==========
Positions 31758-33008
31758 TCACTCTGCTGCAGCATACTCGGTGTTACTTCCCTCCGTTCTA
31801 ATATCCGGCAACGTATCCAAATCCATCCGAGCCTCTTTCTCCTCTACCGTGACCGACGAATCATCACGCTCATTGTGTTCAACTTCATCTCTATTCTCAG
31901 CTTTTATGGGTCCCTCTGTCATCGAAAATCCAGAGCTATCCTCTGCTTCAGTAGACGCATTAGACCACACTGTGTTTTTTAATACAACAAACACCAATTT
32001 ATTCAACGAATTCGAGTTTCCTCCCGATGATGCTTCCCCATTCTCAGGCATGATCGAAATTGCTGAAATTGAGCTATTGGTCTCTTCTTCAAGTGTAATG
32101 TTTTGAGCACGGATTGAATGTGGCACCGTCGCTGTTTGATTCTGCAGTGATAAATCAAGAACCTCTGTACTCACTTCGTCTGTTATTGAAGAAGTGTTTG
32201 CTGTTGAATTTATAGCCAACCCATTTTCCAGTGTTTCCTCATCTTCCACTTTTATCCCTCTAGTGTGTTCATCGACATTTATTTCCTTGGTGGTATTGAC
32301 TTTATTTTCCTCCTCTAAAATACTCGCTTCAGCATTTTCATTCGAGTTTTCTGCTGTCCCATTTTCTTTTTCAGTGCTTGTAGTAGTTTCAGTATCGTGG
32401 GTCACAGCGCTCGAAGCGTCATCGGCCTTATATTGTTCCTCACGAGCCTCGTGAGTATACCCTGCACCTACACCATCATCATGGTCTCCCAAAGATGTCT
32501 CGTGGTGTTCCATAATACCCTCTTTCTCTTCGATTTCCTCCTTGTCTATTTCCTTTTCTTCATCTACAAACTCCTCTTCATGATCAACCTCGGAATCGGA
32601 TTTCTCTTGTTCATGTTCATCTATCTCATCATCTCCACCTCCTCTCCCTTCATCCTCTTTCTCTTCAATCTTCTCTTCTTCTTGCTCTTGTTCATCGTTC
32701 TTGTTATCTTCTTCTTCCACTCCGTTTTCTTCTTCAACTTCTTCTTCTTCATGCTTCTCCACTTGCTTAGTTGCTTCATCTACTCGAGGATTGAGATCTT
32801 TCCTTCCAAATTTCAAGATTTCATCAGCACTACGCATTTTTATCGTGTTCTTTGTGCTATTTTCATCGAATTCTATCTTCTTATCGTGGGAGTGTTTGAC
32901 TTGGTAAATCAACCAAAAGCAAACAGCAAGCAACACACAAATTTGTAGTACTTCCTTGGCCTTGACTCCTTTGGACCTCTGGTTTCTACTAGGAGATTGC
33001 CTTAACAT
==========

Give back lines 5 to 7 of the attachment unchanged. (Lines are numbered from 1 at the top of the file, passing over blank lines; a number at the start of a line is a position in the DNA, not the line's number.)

32001 ATTCAACGAATTCGAGTTTCCTCCCGATGATGCTTCCCCATTCTCAGGCATGATCGAAATTGCTGAAATTGAGCTATTGGTCTCTTCTTCAAGTGTAATG
32101 TTTTGAGCACGGATTGAATGTGGCACCGTCGCTGTTTGATTCTGCAGTGATAAATCAAGAACCTCTGTACTCACTTCGTCTGTTATTGAAGAAGTGTTTG
32201 CTGTTGAATTTATAGCCAACCCATTTTCCAGTGTTTCCTCATCTTCCACTTTTATCCCTCTAGTGTGTTCATCGACATTTATTTCCTTGGTGGTATTGAC